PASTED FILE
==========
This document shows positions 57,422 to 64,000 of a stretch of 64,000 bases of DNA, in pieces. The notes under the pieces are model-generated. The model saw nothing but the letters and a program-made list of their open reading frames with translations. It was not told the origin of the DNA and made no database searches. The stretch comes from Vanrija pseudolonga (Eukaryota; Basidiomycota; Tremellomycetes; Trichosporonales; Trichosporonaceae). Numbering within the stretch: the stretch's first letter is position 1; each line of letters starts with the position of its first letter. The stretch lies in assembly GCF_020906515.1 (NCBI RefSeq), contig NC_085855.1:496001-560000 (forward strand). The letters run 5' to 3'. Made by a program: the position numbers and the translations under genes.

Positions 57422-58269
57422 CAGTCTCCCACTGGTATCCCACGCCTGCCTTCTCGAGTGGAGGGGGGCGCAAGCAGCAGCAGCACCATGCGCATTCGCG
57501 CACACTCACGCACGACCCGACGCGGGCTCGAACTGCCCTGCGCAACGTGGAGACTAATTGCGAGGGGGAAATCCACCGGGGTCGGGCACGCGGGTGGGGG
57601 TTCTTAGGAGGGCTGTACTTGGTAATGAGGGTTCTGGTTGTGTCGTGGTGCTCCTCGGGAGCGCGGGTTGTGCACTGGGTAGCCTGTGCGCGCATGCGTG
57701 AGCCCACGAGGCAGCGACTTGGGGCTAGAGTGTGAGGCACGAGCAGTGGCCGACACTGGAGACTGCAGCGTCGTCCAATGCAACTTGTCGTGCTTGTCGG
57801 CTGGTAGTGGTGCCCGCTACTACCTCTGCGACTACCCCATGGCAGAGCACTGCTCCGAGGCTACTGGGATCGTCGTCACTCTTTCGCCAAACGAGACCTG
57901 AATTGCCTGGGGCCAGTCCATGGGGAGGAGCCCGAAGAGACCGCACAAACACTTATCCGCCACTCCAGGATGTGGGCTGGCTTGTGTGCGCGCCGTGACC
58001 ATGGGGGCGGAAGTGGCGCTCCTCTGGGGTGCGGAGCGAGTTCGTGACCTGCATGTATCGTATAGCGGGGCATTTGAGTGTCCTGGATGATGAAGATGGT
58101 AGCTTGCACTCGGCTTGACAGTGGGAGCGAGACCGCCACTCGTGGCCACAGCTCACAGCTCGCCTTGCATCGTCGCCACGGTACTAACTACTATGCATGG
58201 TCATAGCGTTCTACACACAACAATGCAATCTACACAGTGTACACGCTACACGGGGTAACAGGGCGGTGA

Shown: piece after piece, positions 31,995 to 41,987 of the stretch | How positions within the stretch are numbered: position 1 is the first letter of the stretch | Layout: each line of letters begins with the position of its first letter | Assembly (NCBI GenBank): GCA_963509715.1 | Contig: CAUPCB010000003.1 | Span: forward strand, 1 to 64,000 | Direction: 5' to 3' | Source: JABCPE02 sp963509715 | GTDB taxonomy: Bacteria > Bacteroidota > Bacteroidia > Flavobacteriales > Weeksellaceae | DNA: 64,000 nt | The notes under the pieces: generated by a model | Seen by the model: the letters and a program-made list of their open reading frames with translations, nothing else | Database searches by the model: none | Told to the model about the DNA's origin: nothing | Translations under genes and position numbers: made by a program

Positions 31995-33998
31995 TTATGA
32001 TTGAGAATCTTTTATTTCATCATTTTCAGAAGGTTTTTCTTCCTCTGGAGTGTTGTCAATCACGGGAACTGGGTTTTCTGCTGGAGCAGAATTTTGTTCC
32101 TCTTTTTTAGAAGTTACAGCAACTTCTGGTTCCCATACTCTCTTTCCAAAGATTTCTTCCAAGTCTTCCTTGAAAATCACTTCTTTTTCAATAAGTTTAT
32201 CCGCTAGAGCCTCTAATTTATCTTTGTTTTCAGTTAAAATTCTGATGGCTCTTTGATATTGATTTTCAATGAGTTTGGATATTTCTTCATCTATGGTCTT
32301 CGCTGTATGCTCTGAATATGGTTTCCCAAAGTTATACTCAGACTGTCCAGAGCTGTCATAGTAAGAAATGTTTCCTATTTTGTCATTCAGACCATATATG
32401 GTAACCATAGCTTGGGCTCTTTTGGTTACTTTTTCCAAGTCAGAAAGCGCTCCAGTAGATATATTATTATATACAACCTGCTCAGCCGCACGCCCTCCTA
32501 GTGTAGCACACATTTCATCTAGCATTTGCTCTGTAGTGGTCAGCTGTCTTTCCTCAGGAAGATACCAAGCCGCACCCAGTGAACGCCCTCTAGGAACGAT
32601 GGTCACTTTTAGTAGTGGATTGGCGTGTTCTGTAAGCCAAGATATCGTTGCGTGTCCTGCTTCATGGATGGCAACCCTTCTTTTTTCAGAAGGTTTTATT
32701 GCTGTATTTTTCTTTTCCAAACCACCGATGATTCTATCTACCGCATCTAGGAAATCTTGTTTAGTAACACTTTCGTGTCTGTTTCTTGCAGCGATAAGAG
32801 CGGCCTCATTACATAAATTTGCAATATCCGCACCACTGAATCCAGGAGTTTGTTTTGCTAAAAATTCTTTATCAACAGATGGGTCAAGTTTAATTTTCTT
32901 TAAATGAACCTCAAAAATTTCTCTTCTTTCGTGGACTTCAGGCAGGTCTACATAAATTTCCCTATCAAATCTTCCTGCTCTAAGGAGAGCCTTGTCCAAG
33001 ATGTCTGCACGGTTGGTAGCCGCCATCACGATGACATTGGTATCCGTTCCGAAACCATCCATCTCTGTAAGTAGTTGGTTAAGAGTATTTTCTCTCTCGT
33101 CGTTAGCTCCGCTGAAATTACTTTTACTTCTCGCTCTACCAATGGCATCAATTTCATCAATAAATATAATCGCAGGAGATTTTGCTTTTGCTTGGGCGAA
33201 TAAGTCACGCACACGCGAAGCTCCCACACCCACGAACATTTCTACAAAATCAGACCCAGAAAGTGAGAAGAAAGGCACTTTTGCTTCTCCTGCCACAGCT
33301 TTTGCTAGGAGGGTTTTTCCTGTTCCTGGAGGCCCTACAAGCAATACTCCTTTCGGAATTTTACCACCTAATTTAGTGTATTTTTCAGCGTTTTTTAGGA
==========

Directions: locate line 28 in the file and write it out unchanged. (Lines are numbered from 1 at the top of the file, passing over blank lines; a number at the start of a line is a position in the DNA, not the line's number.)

33301 TTTGCTAGGAGGGTTTTTCCTGTTCCTGGAGGCCCTACAAGCAATACTCCTTTCGGAATTTTACCACCTAATTTAGTGTATTTTTCAGCGTTTTTTAGGA